Strengths
Weaknesses
Opportunities
Threats

Although it is sometimes painful, revealing and probing, there is a reason that the SWOT exercise is now a standard program in most business and/or marketing planning software.

It works.

As a consultant, I have memorable associations of using this method. It cost me my first big assignment. But in retrospect, it was probably the best decision for both of us. It served as a compatibility devise. The company feared their weaknesses to the point of avoidance and dysfunction. And, I was able to discern that we could never have made it past the first quarter. It saved us both considerable time and money.

While our group relies on the four distinct steps of the MODELTM System, we routinely include the SWOT steps in the due diligence (first) phase. From experience (above), we would rather know, early on, if this exercise maintains or rejects them as legitimate prospects.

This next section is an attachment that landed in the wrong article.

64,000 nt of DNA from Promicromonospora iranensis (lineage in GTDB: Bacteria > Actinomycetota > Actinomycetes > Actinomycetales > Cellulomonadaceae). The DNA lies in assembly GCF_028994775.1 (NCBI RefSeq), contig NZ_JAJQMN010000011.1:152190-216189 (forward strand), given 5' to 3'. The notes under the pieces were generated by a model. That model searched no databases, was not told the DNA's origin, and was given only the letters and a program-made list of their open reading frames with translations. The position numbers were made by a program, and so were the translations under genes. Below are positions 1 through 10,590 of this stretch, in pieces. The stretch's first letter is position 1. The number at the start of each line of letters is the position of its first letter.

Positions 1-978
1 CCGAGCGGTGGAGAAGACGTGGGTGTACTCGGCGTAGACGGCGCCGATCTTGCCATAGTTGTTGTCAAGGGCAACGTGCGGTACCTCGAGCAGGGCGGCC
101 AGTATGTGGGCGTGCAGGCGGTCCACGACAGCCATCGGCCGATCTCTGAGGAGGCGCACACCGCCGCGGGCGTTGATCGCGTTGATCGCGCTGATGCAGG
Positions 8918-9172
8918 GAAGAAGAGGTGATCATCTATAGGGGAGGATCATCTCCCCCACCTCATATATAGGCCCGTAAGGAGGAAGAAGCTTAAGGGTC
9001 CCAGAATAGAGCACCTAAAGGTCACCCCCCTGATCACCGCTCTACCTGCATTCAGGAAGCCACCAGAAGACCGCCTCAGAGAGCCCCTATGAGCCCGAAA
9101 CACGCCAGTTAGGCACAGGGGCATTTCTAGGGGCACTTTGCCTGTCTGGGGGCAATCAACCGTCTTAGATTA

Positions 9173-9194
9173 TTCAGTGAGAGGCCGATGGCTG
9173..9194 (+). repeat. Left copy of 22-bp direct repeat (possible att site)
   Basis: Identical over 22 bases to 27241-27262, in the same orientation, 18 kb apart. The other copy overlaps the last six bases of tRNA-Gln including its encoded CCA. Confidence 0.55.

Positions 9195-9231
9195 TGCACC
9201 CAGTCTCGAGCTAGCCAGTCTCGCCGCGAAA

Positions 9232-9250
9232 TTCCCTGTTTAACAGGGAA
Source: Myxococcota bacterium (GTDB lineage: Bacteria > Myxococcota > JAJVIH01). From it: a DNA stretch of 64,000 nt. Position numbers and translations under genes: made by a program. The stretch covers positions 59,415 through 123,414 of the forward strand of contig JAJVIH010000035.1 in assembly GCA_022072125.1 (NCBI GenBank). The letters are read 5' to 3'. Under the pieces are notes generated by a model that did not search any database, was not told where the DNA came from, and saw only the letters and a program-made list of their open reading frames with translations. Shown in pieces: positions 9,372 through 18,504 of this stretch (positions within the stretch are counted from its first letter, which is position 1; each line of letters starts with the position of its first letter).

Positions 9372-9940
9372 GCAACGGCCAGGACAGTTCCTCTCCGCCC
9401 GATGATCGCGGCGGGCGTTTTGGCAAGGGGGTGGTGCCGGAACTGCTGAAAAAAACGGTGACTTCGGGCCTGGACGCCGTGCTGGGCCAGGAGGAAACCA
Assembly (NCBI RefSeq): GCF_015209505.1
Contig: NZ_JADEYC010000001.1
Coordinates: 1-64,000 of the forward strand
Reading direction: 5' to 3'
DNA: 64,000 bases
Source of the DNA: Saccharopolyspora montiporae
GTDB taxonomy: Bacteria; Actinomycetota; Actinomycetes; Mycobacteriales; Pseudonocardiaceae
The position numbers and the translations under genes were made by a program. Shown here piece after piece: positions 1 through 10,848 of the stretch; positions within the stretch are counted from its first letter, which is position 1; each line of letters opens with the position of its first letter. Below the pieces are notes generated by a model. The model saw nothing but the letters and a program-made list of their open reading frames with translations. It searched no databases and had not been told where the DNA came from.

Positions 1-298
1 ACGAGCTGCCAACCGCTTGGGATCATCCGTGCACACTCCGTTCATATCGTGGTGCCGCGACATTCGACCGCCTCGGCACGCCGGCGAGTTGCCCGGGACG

A different take: From SWOT to SQUAT?

As an acronym, SQUAT could stand for “Should the Question of Use work At this Time?” In other words, maybe the issue of timing should be one more seriously considered. Let’s say everything is looking good for the business on paper, but the accountants just called with some bad tax news creating a problem that will take time to solve with undetermined costs and consequences. Or, the proprietor’s wife just found out she has a potentially terminal illness. In many cases, these threats are not obvious or current, but still have the capacity to distract and affect results.

Whether it’s physical, mental or other, what is at stake here is to be aware and sensitive to the timing of the SWOT exercise, and to be considerate that this process could become a bombshell that could cost way more than if avoided in a particular case?

You decide.

Discovery   Commitment   Solution   Action